Iowa Estate Planning – Power of Attorney & Advance Directives

Healthcare Power of Attorney
A healthcare power of attorney is a written instrument which designates someone, or more than one person, to make medical decisions for you if you cannot.  This does not apply to emergency situations where healthcare providers will take whatever steps to save your life and stabilize you.  However, if you are unable to communicate with your physician, your attorney-in-fact is authorized to communicate with your healthcare providers and make decisions regarding what type of medical treatment you receive, who provides that medical treatment, and where that medical treatment is delivered.  (For example, which doctor, which hospital, and which form of treatment.)  Contrary to popular belief, this power and authorization is more than just dealing with the “end of life” decision.

Financial Power of Attorney
A general power of attorney is a written instrument which designates someone to handle your financial decisions on your behalf.  This power can be granted immediately, or it can “spring” into existence upon your incapacity.  It is possible to also limit what powers your attorney-in-fact possesses.  In the event you do not have a power of attorney and you are incapacitated, any financial decisions would need to be made by a court-appointed conservator.  At the court’s direction, the conservator would handle your financial assets.  A conservatorship is an expensive and time-consuming process, especially when compared to the simplicity of executing a power of attorney.  A common misperception is that your attorney-in-fact will be able to utilize this power after your death.  At your death, any power of the attorney-in-fact is automatically revoked and it will be necessary to switch management to the personal representative appointed in the probate process.

Living Will – Advance Directives
A living will, sometimes called a declaration relating to life-sustaining measures or advance directive, provides as follows:

“If I should have an incurable or irreversible condition that will result either in death within a relatively short period of time or a state of permanent unconsciousness from which, to a reasonable degree of medical certainty, there can be no recovery, it is my desire that my life not be prolonged by the administration of life-sustaining procedures.  If I am unable to participate in my health care decisions, I direct my attending physician to withhold or withdraw life-sustaining procedures that merely prolong the dying process and are not necessary to my comfort or freedom from pain.”

 

“Life-sustaining procedure” does not include the provision of nutrition or hydration except when required to be provided parenterally or through intubation or the administration of medication or performance of any medical procedure deemed necessary to provide comfort, care or to alleviate pain.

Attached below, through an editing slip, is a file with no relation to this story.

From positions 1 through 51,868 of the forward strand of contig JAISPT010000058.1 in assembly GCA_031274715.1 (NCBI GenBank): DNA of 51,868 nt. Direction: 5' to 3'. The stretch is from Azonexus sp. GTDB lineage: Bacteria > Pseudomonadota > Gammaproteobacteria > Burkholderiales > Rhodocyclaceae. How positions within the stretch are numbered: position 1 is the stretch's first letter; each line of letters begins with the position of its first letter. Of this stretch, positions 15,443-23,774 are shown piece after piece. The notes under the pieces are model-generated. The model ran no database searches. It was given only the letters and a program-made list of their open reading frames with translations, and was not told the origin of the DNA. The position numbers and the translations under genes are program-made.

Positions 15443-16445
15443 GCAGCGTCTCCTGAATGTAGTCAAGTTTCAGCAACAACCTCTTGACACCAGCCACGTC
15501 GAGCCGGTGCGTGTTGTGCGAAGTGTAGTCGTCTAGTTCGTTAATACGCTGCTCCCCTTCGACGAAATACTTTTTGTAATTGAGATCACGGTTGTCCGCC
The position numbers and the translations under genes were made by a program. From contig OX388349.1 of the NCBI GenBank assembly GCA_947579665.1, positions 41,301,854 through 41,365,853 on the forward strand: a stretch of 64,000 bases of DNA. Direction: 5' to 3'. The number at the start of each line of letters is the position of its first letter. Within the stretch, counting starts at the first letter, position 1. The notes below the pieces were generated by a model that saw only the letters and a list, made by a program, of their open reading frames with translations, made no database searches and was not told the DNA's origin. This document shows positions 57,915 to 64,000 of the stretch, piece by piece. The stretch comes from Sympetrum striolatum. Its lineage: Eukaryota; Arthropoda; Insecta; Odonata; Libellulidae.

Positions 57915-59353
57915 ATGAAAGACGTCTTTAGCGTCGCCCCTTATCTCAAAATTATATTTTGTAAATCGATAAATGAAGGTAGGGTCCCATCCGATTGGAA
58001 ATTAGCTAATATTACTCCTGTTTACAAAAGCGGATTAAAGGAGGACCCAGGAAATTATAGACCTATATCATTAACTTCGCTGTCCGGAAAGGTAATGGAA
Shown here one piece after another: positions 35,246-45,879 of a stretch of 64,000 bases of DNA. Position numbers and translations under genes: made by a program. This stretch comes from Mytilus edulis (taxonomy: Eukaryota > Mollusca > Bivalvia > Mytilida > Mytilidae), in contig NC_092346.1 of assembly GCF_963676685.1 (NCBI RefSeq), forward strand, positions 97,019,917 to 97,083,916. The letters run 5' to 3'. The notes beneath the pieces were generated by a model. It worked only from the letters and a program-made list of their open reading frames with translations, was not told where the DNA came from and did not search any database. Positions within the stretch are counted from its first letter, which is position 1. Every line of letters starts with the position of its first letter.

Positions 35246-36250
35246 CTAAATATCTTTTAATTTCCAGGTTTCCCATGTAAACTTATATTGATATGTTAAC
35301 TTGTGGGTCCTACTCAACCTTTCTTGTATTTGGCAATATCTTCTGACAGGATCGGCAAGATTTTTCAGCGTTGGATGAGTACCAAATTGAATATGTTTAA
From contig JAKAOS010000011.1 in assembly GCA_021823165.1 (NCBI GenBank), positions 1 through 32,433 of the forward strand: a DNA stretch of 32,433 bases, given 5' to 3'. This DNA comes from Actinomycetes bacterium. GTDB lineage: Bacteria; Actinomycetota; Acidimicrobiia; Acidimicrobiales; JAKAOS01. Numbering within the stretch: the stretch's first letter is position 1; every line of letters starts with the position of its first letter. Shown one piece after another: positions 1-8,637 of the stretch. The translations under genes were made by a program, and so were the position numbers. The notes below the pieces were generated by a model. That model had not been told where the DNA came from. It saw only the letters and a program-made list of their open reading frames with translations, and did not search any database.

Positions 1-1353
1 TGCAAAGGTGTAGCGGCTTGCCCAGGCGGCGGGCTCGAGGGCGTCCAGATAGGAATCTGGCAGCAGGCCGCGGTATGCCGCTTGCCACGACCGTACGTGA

Technically, a living will is a direction to the physician of the patient’s wishes and should be carried out by the physician upon the determination that the patient fits in the parameters described.  However, in reality, the physician will often defer to family members and/or the attorney-in-fact for the actual determination.  For that reason, it is important that the individual verbally communicate their desires to those individuals during their life when they are capable so that their intentions are hopefully carried out.

Substitute Decision-Makers
If there is not a Living Will already in place, the Iowa Code sets forth a hierarchy of individuals who are capable of making decisions for an individual with a terminal condition and unable to communicate their wishes.  In all decisions, the decision shall be guided by the express or implied intentions of the patient.  In the following order, these individuals would be consulted with to determine the withholding or withdrawing of life-sustaining measures:

  1. The designed attorney in fact
  2. The guardian of the person of the patient if one has been appointed, provided court approval is obtained.
  3. The patient’s spouse.
  4. An adult child of the patient or, if the patient has more than one adult child, a majority of the adult children who are reasonably available for consultation.
  5. A parent of the patient, or parents if both are reasonably available.
  6. An adult sibling.

DNR (Do Not Resuscitate) or “No Code”
Hospitals and long term care facilities will automatically attempt CPR on an individual should their heart stop beating, unless there is a DNR order on file for that patient.  A DNR order can only be written by a doctor with permission of the patient, his or her family, or the guardian.  It is not the same as a Living Will and a Living Will is not the same as a DNR.  In order for a guardian to give this permission, the guardian will need to have court authority.